Noting the growing global demand for new sources of energy, Congress tailored the Energy Policy Act of 1992 (EPAct) to make U.S. public utility holding companies more competitive abroad. First, it eased the Securities and Exchange Commission review of U.S. investment in foreign energy facilities. Second, it sought to expand U.S. participation in foreign energy-related projects to include U.S. technology as well as investment dollars. In that regard, Congress structured EPAct to offer financial assistance for "design, construction, testing, and operation" of projects in foreign countries that use renewable, environmental, and clean-coal technologies manufactured in the United States. These environmental energy technology programs are intended to foster a new industry and help it compete globally.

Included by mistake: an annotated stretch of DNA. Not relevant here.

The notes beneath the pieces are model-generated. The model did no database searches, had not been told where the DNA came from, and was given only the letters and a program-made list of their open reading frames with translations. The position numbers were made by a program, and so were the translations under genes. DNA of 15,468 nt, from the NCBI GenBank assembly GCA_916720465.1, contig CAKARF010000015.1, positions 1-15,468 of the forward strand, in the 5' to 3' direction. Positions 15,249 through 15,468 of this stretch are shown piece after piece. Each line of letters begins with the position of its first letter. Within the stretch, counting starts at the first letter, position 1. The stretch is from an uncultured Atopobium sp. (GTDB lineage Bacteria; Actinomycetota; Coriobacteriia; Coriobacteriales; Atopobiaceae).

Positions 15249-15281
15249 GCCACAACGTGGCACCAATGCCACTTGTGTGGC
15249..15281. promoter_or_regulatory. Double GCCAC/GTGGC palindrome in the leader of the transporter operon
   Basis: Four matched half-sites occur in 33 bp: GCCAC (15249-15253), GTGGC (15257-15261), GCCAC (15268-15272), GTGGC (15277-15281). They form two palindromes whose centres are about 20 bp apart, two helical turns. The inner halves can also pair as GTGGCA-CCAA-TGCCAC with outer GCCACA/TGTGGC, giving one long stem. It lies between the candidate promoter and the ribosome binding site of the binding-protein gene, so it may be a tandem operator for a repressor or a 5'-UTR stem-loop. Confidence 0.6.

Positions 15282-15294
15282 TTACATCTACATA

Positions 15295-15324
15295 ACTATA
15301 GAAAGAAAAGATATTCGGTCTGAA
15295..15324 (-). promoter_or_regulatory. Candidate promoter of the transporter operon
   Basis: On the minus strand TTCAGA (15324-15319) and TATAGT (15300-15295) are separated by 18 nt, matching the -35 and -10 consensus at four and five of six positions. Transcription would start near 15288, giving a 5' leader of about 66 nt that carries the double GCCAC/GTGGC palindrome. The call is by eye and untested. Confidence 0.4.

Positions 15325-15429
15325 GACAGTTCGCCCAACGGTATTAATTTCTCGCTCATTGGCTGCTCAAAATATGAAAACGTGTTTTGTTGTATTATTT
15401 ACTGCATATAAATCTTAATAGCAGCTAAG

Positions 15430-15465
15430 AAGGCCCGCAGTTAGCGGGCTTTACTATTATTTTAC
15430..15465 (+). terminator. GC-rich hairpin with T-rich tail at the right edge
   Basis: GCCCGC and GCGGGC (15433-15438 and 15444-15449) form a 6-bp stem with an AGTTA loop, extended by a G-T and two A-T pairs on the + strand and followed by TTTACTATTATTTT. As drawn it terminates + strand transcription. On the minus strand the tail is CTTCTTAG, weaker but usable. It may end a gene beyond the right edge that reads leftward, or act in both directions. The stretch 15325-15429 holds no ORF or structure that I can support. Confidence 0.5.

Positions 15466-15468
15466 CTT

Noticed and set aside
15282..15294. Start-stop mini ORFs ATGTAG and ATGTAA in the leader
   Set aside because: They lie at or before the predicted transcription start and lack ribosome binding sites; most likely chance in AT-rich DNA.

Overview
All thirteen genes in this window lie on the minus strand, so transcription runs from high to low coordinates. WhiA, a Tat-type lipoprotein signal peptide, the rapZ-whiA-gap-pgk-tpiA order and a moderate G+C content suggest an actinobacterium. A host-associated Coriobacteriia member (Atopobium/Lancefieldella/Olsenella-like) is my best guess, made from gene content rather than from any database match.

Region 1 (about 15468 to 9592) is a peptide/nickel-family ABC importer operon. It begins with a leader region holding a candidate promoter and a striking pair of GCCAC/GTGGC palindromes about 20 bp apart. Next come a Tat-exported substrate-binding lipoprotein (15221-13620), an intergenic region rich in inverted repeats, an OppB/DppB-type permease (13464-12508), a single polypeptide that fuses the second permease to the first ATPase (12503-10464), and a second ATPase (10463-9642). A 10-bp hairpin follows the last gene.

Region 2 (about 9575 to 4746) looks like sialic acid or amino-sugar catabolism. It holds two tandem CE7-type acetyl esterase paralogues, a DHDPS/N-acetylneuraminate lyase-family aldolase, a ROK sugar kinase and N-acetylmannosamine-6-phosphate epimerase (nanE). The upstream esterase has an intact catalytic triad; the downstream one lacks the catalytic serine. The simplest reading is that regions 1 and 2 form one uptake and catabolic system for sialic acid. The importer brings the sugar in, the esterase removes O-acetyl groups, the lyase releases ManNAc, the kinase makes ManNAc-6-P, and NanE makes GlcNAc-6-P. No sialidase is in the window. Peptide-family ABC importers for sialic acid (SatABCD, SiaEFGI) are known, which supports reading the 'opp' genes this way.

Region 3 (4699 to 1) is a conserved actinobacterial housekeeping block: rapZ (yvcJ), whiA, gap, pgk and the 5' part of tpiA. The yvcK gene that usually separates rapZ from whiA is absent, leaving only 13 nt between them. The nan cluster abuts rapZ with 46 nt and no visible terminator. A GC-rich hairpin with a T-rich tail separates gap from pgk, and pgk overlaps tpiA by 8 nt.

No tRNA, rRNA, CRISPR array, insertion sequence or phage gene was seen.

Public utility holding companies can take advantage of the new rules under EPAct through intrasystem arrangements between associate companies. One associate company invests in a foreign exempt wholesale generator (EWG) or a foreign utility company (FUCO); the other manufactures environmental energy technology. The technology associate then transfers (that is, exports) the technology to the foreign EWG or FUCO. Although the intrasystem arrangement raises a number of regulatory wrinkles, the trouble of ironing them out might be well worth the effort for holding company associate companies.